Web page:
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A bright narrow ring dominates this view of the Cassini Division separating Saturn’s A and B rings.
The brightest ringlet in this image has been spotted by Cassini before, and is known to be eccentric. And to the right of the division, an incomplete arc of bright material scores the edge of the outer B ring, a region markedly disturbed and shaped by the action of a strong gravitational resonance with the moon Mimas. Cassini scientists are presently investigating the shape and behavior of outer B ring, including the feature seen here, to understand how rings respond to strong external perturbations.
This view looks toward the sunlit side of the rings from about 3 degrees below the ringplane. The image was taken in visible light with the Cassini spacecraft narrow-angle camera on Feb. 25, 2009. The view was acquired at a distance of approximately 822,000 kilometers (511,000 miles) from Saturn and at a Sun-Saturn-spacecraft, or phase, angle of 154 degrees. Image scale is 5 kilometers (3 miles) per pixel.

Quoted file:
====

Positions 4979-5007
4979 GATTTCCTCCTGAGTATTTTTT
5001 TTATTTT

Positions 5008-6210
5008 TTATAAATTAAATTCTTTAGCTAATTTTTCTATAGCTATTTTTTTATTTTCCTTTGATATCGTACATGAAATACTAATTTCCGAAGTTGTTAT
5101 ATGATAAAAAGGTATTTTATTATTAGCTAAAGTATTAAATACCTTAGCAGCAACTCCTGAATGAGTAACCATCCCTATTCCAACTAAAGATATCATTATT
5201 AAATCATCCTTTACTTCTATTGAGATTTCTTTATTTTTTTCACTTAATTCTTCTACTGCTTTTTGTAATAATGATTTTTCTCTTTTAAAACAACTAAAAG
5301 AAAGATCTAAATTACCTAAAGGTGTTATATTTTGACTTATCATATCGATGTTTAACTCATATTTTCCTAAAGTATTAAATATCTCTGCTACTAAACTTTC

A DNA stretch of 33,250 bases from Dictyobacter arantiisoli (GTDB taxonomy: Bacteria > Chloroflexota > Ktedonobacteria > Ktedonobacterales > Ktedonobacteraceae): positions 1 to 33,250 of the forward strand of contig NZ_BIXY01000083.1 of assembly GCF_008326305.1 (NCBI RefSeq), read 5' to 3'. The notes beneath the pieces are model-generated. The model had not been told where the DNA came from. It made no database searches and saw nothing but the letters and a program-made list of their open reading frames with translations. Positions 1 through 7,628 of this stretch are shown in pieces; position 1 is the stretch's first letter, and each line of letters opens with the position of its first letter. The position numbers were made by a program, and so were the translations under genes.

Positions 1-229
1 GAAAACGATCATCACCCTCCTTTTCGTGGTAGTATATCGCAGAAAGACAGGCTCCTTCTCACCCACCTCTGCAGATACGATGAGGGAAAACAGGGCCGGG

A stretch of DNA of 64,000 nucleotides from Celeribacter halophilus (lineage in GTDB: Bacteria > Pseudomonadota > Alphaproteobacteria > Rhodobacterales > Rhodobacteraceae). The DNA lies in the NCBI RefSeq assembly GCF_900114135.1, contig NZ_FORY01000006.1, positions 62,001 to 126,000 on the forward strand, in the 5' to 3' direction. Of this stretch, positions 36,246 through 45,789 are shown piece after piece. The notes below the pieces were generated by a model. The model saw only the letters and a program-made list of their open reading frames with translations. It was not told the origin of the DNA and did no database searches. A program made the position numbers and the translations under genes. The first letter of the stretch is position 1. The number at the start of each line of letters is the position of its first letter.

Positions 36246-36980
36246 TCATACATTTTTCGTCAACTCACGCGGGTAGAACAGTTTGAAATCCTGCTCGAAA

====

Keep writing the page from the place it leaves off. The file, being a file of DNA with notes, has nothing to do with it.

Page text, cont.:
The Cassini-Huygens mission is a cooperative project of NASA, the European Space Agency and the Italian Space Agency. The Jet Propulsion Laboratory, a division of the California Institute of Technology in Pasadena, manages the mission for NASA’s Science Mission Directorate, Washington, D.C. The Cassini orbiter and its two onboard cameras were designed, developed and assembled at JPL. The imaging operations center is based at the Space Science Institute in Boulder, Colo.
Image Credit: NASA/JPL/Space Science Institute